I finally got around to editing interviews of visitors to the 101 Vagina Book Exhibition in Melbourne.
Various people’s responses to the book and exhibition express a range of emotions that often took the viewers by surprise.
This exhibition was part of the 2013 Melbourne Fringe arts festival in September/October 2013.
101 Vagina has enjoyed a bit of media attention, but in spite of this there has actually been very little in the way of a serious review of either the book or exhibition.
This article by some journalism students is actually the best review I have seen to date because it actually speaks about how the writer is affected as a viewer experiencing the content. It conveys a little of the effect that the exhibition has had on so many people.
I spent almost the entire time the exhibition was on sitting there, watching and engaging with guests. The most common experience that I observed and that people shared was that they felt confronted, but in a way that opened them, rather than closing them.
And this is after all the main aim of the 101 Vagina project, to open hearts and minds.
Thank you to Erin Lyons and Ivana Krsteska.
Inga Walton wrote this piece for art magazine Trouble Mag.
See the article link here, 101 Vagina is the last five paragraphs.
Here is some initial feedback from the guestbook at the 101 Vagina Book Exhibition as part of the Melbourne Fringe festival.
Media release: 29/9/2013
Parents invited to bring children to vagina exhibition
There is so much in the media these days about children learning about sex and sexuality through pornography, and about the startling rise in women and girls seeking out labiaplasty, yet very little is put forward by the way of alternative information and education sources.
The 101 Vagina book is not about sex per se, nor is it an educational manual. However, it is about women’s sexual organs and their relationship to them, and presents a perspective which is honest, candid and often very moving.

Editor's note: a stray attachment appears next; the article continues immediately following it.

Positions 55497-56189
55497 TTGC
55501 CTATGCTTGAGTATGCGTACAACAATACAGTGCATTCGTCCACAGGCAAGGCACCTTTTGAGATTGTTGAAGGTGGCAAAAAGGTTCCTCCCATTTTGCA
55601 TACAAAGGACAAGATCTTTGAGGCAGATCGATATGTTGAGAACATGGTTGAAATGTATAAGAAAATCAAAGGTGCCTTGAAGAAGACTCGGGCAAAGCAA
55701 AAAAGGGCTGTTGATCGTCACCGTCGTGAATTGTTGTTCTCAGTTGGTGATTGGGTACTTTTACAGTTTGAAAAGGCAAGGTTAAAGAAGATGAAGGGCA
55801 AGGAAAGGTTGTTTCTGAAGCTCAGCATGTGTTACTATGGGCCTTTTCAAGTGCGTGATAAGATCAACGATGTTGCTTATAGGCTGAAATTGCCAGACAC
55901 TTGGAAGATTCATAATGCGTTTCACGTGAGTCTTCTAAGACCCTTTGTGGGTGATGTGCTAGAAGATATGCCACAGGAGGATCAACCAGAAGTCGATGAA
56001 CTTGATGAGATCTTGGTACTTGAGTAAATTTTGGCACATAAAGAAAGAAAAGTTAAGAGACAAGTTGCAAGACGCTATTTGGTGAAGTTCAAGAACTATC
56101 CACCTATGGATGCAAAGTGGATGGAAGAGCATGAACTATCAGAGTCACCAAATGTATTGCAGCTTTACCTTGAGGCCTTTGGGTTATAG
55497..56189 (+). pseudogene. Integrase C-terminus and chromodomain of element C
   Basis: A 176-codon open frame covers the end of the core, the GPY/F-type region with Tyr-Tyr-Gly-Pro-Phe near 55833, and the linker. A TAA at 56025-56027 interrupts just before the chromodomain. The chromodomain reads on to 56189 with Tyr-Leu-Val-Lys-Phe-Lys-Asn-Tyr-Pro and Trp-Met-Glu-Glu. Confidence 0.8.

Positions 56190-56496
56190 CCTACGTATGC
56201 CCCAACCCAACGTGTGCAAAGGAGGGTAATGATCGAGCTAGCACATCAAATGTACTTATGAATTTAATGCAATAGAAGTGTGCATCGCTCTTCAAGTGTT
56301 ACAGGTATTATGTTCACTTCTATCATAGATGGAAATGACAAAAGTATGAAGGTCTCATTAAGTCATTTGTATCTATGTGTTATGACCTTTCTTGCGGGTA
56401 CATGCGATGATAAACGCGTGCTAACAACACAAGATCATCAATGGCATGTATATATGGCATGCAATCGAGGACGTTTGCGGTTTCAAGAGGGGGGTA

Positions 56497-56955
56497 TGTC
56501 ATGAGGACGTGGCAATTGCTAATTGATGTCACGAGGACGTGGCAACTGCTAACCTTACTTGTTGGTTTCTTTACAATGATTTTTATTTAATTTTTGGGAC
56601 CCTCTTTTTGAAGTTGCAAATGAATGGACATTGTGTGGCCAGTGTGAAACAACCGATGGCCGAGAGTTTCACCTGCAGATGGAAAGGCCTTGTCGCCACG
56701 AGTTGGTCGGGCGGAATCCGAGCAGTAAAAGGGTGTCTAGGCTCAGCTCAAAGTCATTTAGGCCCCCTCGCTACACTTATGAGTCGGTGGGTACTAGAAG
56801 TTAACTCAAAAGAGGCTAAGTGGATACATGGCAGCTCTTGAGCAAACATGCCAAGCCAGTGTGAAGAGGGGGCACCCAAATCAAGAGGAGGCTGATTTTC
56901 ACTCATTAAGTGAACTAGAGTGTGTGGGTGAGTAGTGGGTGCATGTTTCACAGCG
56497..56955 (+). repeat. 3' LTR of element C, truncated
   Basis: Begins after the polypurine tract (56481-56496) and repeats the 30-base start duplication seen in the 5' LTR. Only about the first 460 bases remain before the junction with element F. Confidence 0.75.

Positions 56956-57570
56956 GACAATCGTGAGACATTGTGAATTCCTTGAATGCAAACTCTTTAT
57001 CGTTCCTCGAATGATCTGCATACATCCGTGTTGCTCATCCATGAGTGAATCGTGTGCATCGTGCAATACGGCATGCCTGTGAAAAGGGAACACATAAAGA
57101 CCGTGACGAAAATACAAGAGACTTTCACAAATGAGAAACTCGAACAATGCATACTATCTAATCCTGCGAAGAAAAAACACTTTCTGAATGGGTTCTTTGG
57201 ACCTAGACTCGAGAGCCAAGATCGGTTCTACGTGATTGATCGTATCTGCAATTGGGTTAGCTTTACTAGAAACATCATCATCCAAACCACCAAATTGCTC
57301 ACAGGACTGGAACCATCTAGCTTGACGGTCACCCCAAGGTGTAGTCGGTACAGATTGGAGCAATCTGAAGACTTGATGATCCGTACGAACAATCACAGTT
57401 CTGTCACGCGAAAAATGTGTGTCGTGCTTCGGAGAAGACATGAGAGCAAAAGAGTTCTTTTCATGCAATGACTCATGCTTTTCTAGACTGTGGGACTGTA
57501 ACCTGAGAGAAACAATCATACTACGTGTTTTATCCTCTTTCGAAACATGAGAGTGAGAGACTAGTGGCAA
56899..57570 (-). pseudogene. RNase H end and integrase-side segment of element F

The black and white photos are a frontal view in standing pose. They are not intended to shock, nor as a detailed lesson in genital anatomy, they simply show that “normal” is a broad range, rather than the narrow view presented by mainstream media.
In this way 101 Vagina aims to break down the taboo around genitalia and body image shame generally. It celebrates diversity and the sharing of story and wisdom, and intends to generate debate and greater acceptance of our bodies and our sexuality.
As if to highlight the taboo, police visited the exhibition in Sydney in June due to complaints and requested that the gallery windows be covered. They also suggested that minors should be kept out of the exhibition. The project creator and photographer, Philip Werner, responded by writing an article called “Children come out of vaginas but are not allowed to see them?” published in Ciao magazine.
Such real, unedited photos, and candid messages about women’s relationship to their bodies are uncommon for children to come across, yet it’s important that the distorted view presented by the mainstream is countered somehow.
One women had this to share about bringing her three year old daughter to the exhibition in June: “… I was thrilled to bring my 3 yr old daughter along, and set her on the path for having pride of her vagina, her self, her future pleasure, her body and it’s life giving abilities & to make sure she’s empowered! …”
Children, growing into teenagers, don’t naturally develop shame about their bodies, it is taught to them by us adults. They are naturally curious, trying to understand the world around them, which means they’ll find information one way or another. Therefore it is up to us adults to guide them through the misinformation in the culture we’ve created.